Does navicular syndrome still exist?

Our knowledge of the causes of foot pain, and therefore navicular disease in horses, has increased 10-fold in the past decade.

Previously, if nerve-blocks revealed that a horse had localised pain in the back third of its foot, it was usually attributed to navicular.

Similarly, if an X-ray revealed a large, cyst-like structure penetrating the back shell of the navicular bone, navicular disease was to blame.

However, many horses who also had localised pain in this region, but no detectable X-ray changes, were also diagnosed, incorrectly, with so-called navicular syndrome.

Vets recognised it was possible that the ligaments supporting the navicular bone might also experience strain. They knew this because of the presence of new bone formation at the point where the ligaments attach to the navicular bone, but there was no proof until magnetic resonance imaging revolutionised vets’ ability to reach more specific diagnoses for foot lameness.

This new technology has provided vets with the ability literally to look inside a horse’s foot.

We now know that there are a variety of different injuries that can affect the navicular bone: primary pain can occasionally arise from the supporting ligaments or the deep digital flexor tendon that passes over the back of this area and coffin joint pain or injury to its collateral ligaments can result in similar clinical signs to those seen in so-called navicular syndrome.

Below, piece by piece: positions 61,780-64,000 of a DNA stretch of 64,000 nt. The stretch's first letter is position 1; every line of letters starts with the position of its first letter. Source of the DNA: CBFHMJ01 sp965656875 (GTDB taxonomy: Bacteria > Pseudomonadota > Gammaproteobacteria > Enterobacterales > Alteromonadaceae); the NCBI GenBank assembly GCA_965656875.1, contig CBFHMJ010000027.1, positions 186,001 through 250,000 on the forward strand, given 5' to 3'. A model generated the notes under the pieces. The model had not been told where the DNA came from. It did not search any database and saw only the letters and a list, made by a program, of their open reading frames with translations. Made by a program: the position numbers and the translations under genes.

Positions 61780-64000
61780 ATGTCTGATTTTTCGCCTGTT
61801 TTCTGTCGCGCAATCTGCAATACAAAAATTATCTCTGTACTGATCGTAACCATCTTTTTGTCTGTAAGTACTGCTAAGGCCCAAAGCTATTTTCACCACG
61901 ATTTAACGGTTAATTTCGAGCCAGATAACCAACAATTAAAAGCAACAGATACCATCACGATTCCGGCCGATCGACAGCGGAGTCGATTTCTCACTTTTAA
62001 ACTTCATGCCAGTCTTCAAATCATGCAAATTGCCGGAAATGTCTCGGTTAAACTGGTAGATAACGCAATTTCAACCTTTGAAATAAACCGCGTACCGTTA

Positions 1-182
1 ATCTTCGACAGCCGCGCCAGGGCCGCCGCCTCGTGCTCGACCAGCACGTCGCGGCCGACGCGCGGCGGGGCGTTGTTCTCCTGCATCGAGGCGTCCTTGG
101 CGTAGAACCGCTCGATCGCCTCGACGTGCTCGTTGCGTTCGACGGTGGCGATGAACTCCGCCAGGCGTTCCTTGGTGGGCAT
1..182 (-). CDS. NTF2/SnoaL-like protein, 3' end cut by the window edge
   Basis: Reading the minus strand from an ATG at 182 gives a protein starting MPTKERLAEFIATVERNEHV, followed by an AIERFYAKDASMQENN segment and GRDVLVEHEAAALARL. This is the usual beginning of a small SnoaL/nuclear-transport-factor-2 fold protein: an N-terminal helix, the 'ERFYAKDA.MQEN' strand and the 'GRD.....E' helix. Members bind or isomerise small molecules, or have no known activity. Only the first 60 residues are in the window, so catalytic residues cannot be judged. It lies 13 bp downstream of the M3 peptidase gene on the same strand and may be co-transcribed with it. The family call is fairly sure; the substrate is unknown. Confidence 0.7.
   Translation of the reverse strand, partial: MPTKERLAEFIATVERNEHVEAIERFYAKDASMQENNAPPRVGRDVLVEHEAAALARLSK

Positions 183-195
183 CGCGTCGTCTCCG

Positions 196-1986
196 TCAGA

In horses with sidebone (ossified cartilage of the coffin bone) it may be that the sidebone itself is injured, or that the ligaments associated with the sidebone have sustained damage.

So navicular syndrome is not a true diagnosis. A more detailed lameness investigation should be carried out when the signs are vague and the diagnosis unclear as there may be more complex underlying causes of the pain.

For the full article on navicular disease, including case studies, see the current issue of Horse & Hound (27 May, ’10)